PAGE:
The Hidden Link Between a Strong Membership and Club Facilities
Never Underestimate the Power of the Clubhouse for Attracting Members
Members join country clubs for many reasons, but when asked in membership surveys as to which club offerings are most important, three offerings stand out: Golf, Dining and Clubhouse. Now consider that, according to our survey data, seventy percent of new members join country clubs when they are younger than fifty-six years old, the link to building a strong pipeline of new members becomes clear. We need to better target our primary offerings of Golf, Dining and Clubhouse to be much more appealing to new members.
Focus now on how the clubhouse helps in attracting members, it is important to know that the clubhouse is the most visible symbol of your club’s Mission. It is the personification of “what a club stands for”. Your facilities tell the world about your club’s culture, its quality goals, who its members are and what it offers in lifestyle amenities. An attractive clubhouse, both inside and out, is the minimum stake in the game where quality experiences are the primary currency. Clubhouses must offer something for all age and use groups, encourage member socialization with an array of dining rooms, bars and activity spaces. These must relate to how members want to use the club, and most importantly these aspects create a clubhouse where our members want to be.
Remember that successful clubs should be multi-generational, so it is not wise to put all generations in one space and expect them to all get along well. We need to develop separate spaces for different activities and usages, but we also need to create spaces where we bring everyone together and where all are members feel welcome. The successful clubhouse must serve members from age 4 to 104, and this is not an easy task. But we must tackle it because we expect members to join for a lifetime of enjoyment. Attracting and retaining members requires a clubhouse design that flexibly offers a full range of experiences for members and their families as they age and change. While this is always a challenge, it is also a great opportunity to continually be improving and refocusing for an ever-changing membership in an ever-changing society.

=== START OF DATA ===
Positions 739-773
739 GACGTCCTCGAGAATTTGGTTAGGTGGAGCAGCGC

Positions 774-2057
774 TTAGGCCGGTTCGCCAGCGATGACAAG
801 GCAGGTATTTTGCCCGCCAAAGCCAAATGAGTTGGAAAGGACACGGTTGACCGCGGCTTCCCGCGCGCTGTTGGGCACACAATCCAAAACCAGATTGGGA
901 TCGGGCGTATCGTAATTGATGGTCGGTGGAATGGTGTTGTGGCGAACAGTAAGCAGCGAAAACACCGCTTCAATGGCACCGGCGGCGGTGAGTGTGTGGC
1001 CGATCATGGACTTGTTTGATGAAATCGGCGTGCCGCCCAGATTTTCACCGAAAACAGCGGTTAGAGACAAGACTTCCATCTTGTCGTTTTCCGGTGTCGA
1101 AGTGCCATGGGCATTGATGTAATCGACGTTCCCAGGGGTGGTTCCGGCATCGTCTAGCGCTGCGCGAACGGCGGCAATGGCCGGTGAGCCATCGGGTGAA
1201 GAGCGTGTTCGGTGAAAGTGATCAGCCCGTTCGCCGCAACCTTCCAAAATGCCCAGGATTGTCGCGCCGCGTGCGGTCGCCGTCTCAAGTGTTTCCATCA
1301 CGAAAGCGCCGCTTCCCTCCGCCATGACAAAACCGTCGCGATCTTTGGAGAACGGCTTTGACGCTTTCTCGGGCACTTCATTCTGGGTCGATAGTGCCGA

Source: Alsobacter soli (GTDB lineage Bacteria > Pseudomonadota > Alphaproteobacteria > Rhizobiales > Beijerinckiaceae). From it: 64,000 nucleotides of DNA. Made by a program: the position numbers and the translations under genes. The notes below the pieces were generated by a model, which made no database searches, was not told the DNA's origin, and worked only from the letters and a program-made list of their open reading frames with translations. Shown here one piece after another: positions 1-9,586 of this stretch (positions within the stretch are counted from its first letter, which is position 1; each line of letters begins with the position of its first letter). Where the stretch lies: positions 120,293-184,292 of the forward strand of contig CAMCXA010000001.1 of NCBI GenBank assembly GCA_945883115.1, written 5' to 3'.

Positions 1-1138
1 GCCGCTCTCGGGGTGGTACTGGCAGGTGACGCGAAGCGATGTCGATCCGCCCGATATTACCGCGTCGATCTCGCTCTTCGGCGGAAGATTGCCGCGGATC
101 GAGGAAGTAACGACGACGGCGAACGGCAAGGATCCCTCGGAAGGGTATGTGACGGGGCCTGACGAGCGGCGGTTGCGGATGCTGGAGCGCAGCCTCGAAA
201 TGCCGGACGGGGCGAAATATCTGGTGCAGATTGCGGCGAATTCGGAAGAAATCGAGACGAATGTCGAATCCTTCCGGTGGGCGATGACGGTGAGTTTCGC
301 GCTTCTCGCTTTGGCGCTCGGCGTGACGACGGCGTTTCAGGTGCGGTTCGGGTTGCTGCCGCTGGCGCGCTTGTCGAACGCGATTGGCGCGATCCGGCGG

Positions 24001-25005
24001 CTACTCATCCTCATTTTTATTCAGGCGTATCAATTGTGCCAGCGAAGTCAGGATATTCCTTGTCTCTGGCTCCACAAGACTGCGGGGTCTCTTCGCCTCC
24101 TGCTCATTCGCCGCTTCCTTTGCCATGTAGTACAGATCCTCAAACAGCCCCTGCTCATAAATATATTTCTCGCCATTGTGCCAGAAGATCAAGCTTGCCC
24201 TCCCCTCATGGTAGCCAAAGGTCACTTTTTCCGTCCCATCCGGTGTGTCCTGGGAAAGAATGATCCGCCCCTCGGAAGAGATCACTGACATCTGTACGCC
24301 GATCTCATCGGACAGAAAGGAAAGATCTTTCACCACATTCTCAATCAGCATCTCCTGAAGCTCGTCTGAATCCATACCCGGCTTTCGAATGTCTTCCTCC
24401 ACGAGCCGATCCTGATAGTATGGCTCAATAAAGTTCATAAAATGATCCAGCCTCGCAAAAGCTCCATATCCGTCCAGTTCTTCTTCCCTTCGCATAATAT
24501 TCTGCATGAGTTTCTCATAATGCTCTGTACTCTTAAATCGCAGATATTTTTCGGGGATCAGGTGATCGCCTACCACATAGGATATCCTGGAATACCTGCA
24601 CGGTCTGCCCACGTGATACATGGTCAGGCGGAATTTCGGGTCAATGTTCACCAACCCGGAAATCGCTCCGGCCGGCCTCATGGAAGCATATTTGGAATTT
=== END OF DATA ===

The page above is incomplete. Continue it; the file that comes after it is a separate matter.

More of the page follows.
So, here is the recipe for the secret sauce: Great clubs have clubhouses that balance their history and traditions with modern amenities that attract and retain new members. On our surveys, highly satisfied memberships always rate their clubhouses highly for importance and satisfaction, and always have strong and stable or growing memberships. Clubs which stay in-touch with their members will know how to use their clubhouses as an important marketing opportunity for attracting future members.
About Glen Selligman, AIA
Mr. Selligman joined McMahon Group in 1993, and since then has participated in the planning and design of more than 200 clubs. He directs all aspects of the clubhouse planning operations for club existing conditions reports, architectural plan reviews, facilities master plans, club improvement programs and golf course maintenance facilities. Glen takes a personal role in the design of every McMahon project and coordinates the work of our team of architects, engineers, designers and illustrators.
Glen is a graduate of the University of Arkansas School of Architecture, is a licensed architect and a member of the American Institute of Architects.